Pennsylvania Route 873

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PA Route 873 marker

PA Route 873
Route information
Maintained by PennDOT
Length: 8.860 mi[1] (14.259 km)
Existed: 1966 – present
Major junctions
South end: PA 309 in Schnecksville
  PA 329 in Neffs
North end: PA 248 in Lehigh Township
Counties: Lehigh, Northampton
Highway system
PA 872 PA 875

Pennsylvania Route 873 (PA 873) is a north-south, two-lane road mainly located in northern Lehigh County, Pennsylvania with a small section in Northampton County. Its southern terminus is at PA 309 in Schnecksville. Its northern terminus is at PA 248 in the Lehigh Township hamlet of Weiders Crossing. The route runs through rural areas in northern Lehigh County, intersecting the western terminus of PA 329 in Neffs. PA 873 passes through Slatington as Main Street before it crosses the Lehigh River into Northampton County and immediately reaches its northern terminus south of Lehigh Gap in Blue Mountain.

The road between Schnecksville and Lehigh Gap was originally designated part of Legislative Route 163 in 1911. This section of road became part of U.S. Route 309 (US 309) when the U.S. Highway System was established in 1926. In the late 1920s, PA 22 and PA 130 were briefly marked concurrent with US 309 at different times. In the 1950s, US 309 was moved to a new alignment to the west, and part of PA 29 was designated onto the road between Schnecksville and Lehigh Gap. PA 873 was designated onto this road in the 1960s after PA 29 was split into two segments.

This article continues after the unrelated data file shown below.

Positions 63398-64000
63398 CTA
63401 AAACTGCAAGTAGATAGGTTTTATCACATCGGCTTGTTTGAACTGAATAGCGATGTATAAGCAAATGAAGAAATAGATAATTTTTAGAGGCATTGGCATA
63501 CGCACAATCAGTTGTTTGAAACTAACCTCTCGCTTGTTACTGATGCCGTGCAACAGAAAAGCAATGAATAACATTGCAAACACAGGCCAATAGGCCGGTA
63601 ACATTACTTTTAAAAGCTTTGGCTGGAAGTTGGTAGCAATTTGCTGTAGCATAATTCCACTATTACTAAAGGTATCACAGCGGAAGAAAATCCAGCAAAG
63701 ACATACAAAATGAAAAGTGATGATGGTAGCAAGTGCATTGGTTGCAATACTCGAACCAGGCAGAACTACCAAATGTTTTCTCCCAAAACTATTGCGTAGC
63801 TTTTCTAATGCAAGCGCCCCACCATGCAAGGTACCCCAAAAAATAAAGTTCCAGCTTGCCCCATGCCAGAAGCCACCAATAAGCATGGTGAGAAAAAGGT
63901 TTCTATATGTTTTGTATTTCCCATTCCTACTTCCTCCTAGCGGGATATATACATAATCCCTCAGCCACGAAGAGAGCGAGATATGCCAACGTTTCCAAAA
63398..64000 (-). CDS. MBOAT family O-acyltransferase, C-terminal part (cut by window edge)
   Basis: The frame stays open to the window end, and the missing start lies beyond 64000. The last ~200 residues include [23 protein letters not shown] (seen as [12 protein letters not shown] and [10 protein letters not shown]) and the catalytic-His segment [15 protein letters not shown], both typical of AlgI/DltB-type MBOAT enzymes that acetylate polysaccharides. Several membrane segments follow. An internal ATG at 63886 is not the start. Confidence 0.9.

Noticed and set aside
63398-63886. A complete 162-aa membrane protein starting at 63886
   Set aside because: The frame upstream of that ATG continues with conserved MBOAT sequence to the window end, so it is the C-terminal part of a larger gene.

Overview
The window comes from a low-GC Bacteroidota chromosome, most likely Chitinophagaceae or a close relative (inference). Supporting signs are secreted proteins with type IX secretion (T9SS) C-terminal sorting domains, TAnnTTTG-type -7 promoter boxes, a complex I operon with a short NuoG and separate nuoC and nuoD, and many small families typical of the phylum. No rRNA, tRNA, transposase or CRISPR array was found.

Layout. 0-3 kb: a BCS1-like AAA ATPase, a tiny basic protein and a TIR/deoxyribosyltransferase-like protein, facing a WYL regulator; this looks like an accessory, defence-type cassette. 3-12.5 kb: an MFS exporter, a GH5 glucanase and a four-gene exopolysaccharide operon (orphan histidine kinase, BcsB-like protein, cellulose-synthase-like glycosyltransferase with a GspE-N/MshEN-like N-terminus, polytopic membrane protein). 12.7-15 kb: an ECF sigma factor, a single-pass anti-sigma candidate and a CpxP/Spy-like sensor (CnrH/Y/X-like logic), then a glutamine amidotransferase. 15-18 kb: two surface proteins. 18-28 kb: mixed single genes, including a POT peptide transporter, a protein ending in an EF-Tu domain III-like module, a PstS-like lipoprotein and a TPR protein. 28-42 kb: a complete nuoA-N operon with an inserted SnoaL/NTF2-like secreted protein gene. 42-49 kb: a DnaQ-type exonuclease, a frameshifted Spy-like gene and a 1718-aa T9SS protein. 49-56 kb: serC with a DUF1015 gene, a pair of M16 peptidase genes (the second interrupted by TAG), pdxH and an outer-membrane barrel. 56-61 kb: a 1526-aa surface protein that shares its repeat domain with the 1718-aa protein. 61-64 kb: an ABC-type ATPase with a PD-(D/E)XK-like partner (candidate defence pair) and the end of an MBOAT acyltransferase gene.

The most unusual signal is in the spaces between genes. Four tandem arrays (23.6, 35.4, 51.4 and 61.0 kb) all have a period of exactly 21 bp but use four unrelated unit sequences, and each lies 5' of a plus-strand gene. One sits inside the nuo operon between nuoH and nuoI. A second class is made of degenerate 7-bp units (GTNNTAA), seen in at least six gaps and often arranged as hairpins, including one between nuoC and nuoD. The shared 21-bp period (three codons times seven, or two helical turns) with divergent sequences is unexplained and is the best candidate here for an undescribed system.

Route description[edit]

PA 873 southbound approaching its terminus at PA 309 in Schnecksville

PA 873 begins at an intersection with PA 309 in the community of Schnecksville in North Whitehall Township, Lehigh County. From this intersection, the route heads north on a two-lane undivided road, passing a mix of homes and businesses. The road turns northeast and passes residences and fields before intersecting the western terminus of PA 329. From here, PA 873 continues north into the residential community of Neffs before curving northwest and entering Washington Township. In this area, the road passes through a mix of housing developments and farmland as it turns north and passes over I-476 (Pennsylvania Turnpike Northeast Extension). The route continues through rural areas of homes and woods prior to crossing into the borough of Slatington. Here, PA 873 becomes Main Street and is lined with residences before reaching the commercial downtown, where the road makes a sharp turn to the east. The route turns north onto Walnut Street and passes more businesses before running past a few homes a short distance to the west of Slatington Airport. PA 873 leaves Slatington for Washington Township again and runs through wooded areas with some residences. The route turns northeast, with the Appalachian Trail joining the road, and crosses the Lehigh River into Lehigh Township in Northampton County, where it passes over Norfolk Southern's Lehigh Line before ending at PA 248 at the base of Blue Mountain south of Lehigh Gap. The Appalachian Trail turns south onto PA 248 at this point.[2][3][4]